The Current State of Premature Deaths in Nursing Homes

The Current State of Premature Deaths in Nursing Homes

Recently, the Medical Journal of Australia released research into the ongoing status of premature deaths in nursing homes. The study covered insights into deaths that were reported between the years of 2000 and 2013 and was determined to have resulted from external causes.

Of the 21672 deaths of nursing home residents reported in total, over 15% resulted from external causes. The most common mechanisms causing premature deaths were falls (2679 cases), as well as choking (261 cases) and suicide (146 cases). The incidents that lead to death typically occurred within the nursing homes. However, the deaths more frequently occurred outside of the nursing home. The annual number of deaths that were caused by external factors in nursing homes increased significantly during the study period.

The research pushed the study to conclude that the incidence of preventable and premature deaths in nursing homes has gotten worse over the past decade.

The Findings of the Latest Study

Of the various deaths that were reported to Australian coroners during the time of the study, most were of women (60.8%). This is consistent with the fact that there are usually more women in nursing homes than men. Additionally, the age range of women dying prematurely in nursing homes was between 25 and 106 years for women, with a medium of 88 years. Alternatively, the age range for men was between 39 and 103 years. The age distribution for nursing home residents in the study was similar to the distribution in a standard caring home.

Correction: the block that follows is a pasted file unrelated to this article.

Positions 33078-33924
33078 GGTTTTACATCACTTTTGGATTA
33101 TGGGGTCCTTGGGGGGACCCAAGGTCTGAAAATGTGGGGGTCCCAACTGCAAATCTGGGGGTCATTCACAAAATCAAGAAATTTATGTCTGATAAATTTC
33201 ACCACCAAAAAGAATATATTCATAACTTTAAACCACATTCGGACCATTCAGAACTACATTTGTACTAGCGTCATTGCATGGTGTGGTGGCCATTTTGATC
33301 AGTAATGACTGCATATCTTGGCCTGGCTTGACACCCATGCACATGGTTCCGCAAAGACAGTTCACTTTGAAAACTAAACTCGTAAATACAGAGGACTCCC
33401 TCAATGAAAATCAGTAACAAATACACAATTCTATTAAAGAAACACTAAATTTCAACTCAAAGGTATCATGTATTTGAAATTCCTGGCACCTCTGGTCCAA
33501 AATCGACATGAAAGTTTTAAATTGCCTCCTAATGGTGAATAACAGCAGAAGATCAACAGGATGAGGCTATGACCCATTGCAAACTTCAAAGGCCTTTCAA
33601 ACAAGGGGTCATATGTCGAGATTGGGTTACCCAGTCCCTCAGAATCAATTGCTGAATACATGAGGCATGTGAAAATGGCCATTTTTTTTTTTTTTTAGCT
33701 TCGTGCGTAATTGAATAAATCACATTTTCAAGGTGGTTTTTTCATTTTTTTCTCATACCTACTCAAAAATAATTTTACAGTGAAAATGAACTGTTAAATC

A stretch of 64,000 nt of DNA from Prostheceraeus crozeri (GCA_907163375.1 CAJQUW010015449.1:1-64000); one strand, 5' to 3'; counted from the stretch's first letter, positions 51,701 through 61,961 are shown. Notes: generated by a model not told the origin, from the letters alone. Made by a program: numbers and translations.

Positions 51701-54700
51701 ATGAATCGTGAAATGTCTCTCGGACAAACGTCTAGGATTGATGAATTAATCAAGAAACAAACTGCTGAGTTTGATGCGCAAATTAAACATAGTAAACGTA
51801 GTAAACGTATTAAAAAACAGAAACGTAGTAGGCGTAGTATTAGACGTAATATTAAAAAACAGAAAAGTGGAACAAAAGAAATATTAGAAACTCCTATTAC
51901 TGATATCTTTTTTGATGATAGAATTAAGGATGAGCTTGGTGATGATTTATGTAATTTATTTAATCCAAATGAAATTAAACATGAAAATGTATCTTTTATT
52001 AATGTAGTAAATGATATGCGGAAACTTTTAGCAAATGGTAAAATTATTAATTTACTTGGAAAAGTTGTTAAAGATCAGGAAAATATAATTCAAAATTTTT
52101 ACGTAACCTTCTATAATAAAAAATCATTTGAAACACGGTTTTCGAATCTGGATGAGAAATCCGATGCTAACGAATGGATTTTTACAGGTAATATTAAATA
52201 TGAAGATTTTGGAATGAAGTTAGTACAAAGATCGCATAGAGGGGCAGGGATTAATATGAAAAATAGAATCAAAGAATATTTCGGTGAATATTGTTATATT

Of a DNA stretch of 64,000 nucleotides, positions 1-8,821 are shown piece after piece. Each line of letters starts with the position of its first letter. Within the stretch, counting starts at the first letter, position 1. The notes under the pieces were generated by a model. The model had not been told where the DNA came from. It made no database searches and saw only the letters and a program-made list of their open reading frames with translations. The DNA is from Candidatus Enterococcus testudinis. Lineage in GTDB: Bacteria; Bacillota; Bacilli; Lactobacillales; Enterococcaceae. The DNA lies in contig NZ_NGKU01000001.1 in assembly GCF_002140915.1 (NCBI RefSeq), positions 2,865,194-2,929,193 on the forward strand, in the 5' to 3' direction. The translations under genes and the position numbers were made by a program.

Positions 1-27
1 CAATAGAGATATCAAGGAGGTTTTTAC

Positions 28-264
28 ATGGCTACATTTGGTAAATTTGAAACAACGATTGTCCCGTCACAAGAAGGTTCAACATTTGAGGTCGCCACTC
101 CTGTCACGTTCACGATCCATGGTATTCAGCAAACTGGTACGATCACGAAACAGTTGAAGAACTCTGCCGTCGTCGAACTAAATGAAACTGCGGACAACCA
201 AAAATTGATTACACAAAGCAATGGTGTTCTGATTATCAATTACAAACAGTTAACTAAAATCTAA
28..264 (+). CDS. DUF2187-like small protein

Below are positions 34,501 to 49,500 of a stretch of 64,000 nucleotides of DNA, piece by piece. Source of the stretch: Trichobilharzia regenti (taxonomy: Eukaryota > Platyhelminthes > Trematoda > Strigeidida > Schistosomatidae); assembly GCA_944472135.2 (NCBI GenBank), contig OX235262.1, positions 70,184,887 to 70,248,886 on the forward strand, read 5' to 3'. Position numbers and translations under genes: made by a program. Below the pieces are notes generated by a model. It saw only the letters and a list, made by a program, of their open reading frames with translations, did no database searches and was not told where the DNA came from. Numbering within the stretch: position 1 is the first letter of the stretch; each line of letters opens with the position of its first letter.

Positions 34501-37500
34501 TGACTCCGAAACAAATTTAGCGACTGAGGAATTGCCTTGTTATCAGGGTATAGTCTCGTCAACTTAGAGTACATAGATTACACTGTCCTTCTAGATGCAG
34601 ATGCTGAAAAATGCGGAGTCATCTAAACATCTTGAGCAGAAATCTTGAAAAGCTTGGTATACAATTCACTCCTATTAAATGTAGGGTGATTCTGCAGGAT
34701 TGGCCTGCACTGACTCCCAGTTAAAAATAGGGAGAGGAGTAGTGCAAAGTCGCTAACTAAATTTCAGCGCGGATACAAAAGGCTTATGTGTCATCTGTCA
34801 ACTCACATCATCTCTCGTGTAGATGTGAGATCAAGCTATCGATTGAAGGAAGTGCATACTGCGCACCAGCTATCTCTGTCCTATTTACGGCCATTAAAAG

For the most part, the premature deaths that occurred as a result of factors in the care home were accidental or unintentional. The majority of the issues were related to falls. However, there were also intentional injuries reported in 183 of external cause deaths. Most of the issues related to intentional injuries lead to suicide. However, 39 deaths took place as a result of poor clinical care or complications during clinical care.

The study offers one of the most comprehensive insights into external cause deaths in accredited nursing homes that were reported to Australian coroners. The researchers found that preventable and premature deaths often occur in nursing homes. Additionally, coroners clearly have an important role to play in identifying the factors that prevent injury and death. Additionally, in 98.4% of cases, coroners made no recommendations about how to prevent injuries in the future.

Changing the Care Home Environment

From an injury prevention perspective, it’s worth noting that the most non-natural reasons for deaths in the caring home were related to falls, followed by choking and suicide. Despite the public policy emphasis around the nursing home today, it’s clear that systems need to be put in place to protect the frail individuals in the care environment.